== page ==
As every Internet marketer will tell you, it’s essential that you have a free product to give away to subscribers. It’s important because they expect you to do it, and also because it gives them an opportunity to see if the value that you’ve put into it is sufficient to make them want any more from you.
But creating a valuable product seems to be a lot easier than naming it.
The tendency seems to be to identify it according to the solution, rather than the problem it solves. For example, Semantic Revolution Course. Does this tell you what the problem is?
Or Free eBook (I kid you not!).
Or, The Google WonderWheel. Makes wonder what it’s about. The question is, are you curious enough to find out? Does it feel like something that you’d want to spend time to discover?
Although each of these products may be the best things since sliced bread, it’s impossible to discover whether they solve your problem without going to the landing page to learn more.
You’re probably thinking that the context in which the link was found would make that obvious.
Not necessarily. For one thing there’s usually a limit to the number of words that can be used, and for another you don’t want your prospects to have to think about whether or not the product is for them.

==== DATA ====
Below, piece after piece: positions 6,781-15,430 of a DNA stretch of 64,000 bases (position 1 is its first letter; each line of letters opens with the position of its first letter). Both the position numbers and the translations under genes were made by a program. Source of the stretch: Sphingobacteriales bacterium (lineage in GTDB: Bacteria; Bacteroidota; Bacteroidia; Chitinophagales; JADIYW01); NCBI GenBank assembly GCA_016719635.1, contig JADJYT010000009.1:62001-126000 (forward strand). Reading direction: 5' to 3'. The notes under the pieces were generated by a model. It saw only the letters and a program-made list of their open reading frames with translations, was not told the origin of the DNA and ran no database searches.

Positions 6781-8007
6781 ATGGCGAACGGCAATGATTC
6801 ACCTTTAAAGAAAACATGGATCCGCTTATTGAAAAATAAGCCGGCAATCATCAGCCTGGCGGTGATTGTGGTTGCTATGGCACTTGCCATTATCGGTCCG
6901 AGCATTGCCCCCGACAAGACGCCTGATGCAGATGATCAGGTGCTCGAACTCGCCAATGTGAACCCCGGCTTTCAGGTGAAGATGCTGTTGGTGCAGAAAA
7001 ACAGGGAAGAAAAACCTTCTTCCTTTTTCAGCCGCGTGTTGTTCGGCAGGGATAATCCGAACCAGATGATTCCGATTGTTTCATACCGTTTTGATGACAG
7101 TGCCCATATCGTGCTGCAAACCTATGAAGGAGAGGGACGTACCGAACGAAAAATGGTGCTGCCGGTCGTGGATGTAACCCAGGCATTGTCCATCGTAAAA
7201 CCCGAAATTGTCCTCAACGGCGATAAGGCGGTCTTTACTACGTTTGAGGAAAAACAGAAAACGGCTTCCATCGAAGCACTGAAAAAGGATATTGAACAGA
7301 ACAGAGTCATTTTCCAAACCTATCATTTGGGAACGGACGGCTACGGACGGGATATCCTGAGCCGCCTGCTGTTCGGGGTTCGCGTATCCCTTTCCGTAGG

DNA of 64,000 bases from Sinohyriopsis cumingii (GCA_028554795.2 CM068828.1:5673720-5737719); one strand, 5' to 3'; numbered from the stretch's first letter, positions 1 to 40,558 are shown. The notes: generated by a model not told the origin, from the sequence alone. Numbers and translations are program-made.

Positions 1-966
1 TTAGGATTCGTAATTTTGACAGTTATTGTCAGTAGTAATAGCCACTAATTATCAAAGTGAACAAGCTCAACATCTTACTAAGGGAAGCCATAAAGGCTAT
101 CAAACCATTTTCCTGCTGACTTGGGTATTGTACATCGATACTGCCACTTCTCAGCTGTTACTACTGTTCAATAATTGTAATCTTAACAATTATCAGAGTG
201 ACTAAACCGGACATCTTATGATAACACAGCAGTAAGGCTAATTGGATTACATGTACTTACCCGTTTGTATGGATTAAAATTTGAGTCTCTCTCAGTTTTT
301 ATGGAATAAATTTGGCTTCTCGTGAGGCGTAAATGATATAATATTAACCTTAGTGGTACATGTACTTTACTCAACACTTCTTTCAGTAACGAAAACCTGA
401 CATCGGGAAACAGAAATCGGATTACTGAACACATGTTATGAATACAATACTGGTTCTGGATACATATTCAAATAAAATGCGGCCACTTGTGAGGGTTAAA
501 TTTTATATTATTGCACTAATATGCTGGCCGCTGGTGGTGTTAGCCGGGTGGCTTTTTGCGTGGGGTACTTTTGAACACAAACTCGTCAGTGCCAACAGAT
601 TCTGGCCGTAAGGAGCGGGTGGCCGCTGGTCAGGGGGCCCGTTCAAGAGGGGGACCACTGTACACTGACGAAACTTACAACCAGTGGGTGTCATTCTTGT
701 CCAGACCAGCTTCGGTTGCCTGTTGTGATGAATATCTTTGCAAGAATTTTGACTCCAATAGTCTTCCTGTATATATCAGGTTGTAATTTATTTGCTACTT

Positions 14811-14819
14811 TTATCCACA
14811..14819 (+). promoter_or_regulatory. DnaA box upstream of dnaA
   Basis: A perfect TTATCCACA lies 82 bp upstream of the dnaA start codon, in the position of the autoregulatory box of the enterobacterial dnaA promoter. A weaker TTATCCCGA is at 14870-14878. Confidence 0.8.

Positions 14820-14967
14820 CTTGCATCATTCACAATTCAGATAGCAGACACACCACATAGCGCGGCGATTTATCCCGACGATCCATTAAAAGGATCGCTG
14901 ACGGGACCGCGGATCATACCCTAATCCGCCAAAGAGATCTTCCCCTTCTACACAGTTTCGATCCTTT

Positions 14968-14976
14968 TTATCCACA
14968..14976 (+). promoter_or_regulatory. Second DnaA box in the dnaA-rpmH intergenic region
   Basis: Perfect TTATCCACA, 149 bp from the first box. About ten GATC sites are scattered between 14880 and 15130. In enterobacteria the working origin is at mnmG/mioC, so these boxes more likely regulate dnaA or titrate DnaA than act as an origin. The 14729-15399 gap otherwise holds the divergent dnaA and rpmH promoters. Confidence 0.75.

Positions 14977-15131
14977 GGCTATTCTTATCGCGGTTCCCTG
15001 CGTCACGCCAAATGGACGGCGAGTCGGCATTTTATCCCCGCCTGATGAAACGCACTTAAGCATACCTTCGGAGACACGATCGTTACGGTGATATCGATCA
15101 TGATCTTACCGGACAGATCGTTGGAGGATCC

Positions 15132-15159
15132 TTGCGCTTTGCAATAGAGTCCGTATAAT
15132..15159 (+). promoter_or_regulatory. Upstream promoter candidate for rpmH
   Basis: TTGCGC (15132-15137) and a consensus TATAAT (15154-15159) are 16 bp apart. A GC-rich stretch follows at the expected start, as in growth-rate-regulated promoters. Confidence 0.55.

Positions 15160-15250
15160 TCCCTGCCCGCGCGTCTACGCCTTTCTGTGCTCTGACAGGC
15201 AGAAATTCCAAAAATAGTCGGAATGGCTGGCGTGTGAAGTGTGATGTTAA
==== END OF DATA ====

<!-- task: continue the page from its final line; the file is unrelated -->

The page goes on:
You want them to know it.
You also need to make sure that you identify the right problem.
Let’s say that your prospects want to learn how to get subscribers by using Twitter. If you name your product, “How to Get Subscribers with Social Media”, then almost no one in your target market is likely to want it because they won’t know if it’s for Twitter, Facebook, or all a bunch of other platforms.
If you name it, “How to Get Subscribers with Twitter”, then those who want to use that platform will be attracted to your product because it addresses the problem that they want to solve.
You have to specify the problem. In this case, it’s how to use Twitter to do something. So the product name has to focus on it.
Anytime you create a free product, you must focus on the problem that you want to solve, and then name it accordingly. That’s because you want your prospects to be sure that it is for them.